Executive Intelligence Review


Ambitious Finnish Initiatives Will Link Arctic Ocean Railway to Germany

March 26, 2018 (EIRNS)—The Finnish government announced on March 9 its decision to plan for an Arctic Ocean Railway line to Norway’s easternmost city, Kirkenes, on the Barents Sea. This decision settled the route for this railway, for which several Norwegian harbors and the Russian harbor Murmansk were competing. The route from Kirkenes will open up a potentially very rich mining region in the north of Finland. It will go to Rovaniemi, which is linked by rail to the rest of Finland. The railway will bring all of Finland and Sweden in contact with the Northern Sea Route, as well as with the huge energy projects in the Arctic.

Finnish Minister of Transport and Communications Anne Berner is pushing for a series of projects linking the Northern Sea Route, through Finland, directly with Central Europe and Germany. She is actively pushing the tunnel project between the Finnish capital, Helsinki, and the Estonian capital, Tallinn. From there the project Rail Baltica exists as one of the dormant nine EU corridor projects (TEN-T) connecting all of Europe. Minister Berner is very actively establishing contact with the relevant institutions in Norway, Sweden, and the Baltic states, as well as with the domestic indigenous people in the area of the Arctic Ocean Railway. Berner was the representative of the Finnish government to the Belt and Road Forum in Beijing on May 14-15, 2017.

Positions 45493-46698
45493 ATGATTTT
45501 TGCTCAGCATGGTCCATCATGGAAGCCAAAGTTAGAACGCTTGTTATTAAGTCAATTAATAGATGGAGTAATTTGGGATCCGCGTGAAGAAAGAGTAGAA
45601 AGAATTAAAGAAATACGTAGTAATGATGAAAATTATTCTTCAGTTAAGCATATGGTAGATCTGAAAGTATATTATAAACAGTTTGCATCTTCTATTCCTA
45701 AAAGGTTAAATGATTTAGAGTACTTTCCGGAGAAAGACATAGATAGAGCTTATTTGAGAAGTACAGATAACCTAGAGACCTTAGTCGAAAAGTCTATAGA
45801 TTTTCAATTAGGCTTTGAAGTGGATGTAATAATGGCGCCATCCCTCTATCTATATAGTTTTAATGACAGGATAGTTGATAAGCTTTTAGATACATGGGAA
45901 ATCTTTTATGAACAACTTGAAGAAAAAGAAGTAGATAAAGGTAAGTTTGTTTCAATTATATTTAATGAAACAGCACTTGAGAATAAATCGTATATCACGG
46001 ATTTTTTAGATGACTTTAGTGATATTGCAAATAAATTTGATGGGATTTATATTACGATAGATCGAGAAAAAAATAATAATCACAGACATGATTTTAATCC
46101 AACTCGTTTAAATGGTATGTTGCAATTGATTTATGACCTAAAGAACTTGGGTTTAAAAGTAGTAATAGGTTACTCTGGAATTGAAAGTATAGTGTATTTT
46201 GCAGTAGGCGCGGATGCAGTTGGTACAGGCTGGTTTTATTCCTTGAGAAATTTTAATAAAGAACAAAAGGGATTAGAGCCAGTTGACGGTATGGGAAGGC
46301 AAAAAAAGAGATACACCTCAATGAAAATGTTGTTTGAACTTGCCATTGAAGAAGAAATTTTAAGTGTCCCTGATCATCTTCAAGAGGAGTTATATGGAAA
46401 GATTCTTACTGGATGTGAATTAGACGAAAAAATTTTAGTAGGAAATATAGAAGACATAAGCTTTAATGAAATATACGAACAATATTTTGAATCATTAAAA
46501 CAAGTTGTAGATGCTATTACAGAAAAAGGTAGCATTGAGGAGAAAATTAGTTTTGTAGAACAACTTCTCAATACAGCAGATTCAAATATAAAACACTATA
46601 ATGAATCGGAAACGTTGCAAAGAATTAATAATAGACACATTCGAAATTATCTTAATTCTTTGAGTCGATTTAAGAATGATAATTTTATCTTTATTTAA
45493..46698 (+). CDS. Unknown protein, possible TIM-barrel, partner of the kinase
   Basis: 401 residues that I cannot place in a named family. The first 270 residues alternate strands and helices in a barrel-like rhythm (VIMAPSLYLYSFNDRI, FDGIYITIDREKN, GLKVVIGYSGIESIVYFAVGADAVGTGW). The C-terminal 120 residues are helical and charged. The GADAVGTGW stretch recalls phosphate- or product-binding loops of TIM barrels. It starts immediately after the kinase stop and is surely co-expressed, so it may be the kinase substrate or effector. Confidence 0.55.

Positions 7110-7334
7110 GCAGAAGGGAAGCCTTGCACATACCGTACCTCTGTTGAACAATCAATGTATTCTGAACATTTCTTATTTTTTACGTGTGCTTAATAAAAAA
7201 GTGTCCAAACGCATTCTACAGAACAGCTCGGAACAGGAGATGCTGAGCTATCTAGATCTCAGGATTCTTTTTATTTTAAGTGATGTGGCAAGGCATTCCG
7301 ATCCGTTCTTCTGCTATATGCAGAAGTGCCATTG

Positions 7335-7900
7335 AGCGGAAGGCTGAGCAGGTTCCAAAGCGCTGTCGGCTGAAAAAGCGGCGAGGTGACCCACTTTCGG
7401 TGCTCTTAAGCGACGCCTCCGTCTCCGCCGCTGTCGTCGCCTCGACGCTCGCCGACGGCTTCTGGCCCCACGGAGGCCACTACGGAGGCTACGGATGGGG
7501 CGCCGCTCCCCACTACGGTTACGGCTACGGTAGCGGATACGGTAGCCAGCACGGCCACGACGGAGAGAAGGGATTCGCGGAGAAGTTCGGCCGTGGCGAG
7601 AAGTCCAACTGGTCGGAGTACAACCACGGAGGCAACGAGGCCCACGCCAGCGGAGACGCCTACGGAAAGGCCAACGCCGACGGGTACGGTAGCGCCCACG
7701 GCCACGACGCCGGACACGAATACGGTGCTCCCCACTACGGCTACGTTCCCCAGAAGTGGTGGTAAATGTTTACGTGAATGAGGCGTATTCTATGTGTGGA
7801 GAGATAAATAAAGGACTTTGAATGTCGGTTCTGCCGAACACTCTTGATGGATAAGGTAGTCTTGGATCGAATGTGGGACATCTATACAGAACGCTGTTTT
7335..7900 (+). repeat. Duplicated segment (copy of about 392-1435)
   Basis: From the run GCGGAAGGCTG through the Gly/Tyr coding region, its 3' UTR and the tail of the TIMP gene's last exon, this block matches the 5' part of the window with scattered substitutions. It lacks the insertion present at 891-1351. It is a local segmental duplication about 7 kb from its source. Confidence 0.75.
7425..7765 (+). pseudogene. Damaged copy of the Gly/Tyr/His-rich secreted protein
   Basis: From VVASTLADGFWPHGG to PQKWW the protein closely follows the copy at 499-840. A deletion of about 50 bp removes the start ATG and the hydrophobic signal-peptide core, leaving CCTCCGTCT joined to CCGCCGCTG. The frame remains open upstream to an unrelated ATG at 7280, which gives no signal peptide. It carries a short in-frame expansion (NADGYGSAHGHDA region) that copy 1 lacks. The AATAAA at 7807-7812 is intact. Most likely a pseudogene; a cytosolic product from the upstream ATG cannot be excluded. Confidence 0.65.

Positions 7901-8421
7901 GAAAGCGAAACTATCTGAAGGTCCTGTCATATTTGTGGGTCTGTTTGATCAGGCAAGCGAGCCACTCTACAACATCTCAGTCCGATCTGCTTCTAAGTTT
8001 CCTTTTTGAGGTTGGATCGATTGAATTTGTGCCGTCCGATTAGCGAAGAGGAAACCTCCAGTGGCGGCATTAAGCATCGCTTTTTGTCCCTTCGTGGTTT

Finland is also pushing for Sweden to create a Bothnian Corridor in both countries on both sides of the Baltic Sea. This horseshoe railway corridor, together with the Helsinki-Tallinn tunnel, Rail Baltica, and the railways in Denmark, Germany, and Poland will complete a Baltic Ring around the whole Baltic Sea.

In a report about the Arctic Ocean Railway, it is made clear that the intention is to work with China through the Arctic. A chapter called “The Arctic Ocean Railway as Part of the Global Transport System” is visionary:

“On a broader scale, the Arctic Ocean Railway is also connected to the aforementioned projects, that is, Rail Baltica and the Helsinki-Tallinn Tunnel. The Arctic Ocean Railway should therefore be seen as part of the global transport system.... The Arctic Ocean Railway would connect the Arctic region and its vast natural resources to both Finland’s railway network and—via the Helsinki-Tallinn Tunnel and Rail Baltica—to Central Europe and beyond. The Arctic Ocean Railway would provide an alternative route for Finnish imports and exports. A connection to the Arctic Ocean’s deep, ice-free harbors would open up a connection to the Atlantic and Northeast Passage, and thereby significantly increase Finland’s transport capacity and improve its logistical position and accessibility. Thanks to these connections, Finland’s significance as a Northern European transport route would increase.”

The Finnish Transport Agency issued its Arctic Ocean Railway Report this year. Earlier, the importance of the Arctic Ocean Railway was described in a speech to the Schiller Institute conference in Berlin on Feb. 25-26, 2012 by EIR Stockholm correspondent Ulf Sandmark, “Man in the Arctic—But How?” published in EIR Vol. 39, No. 14, April 6, 2012.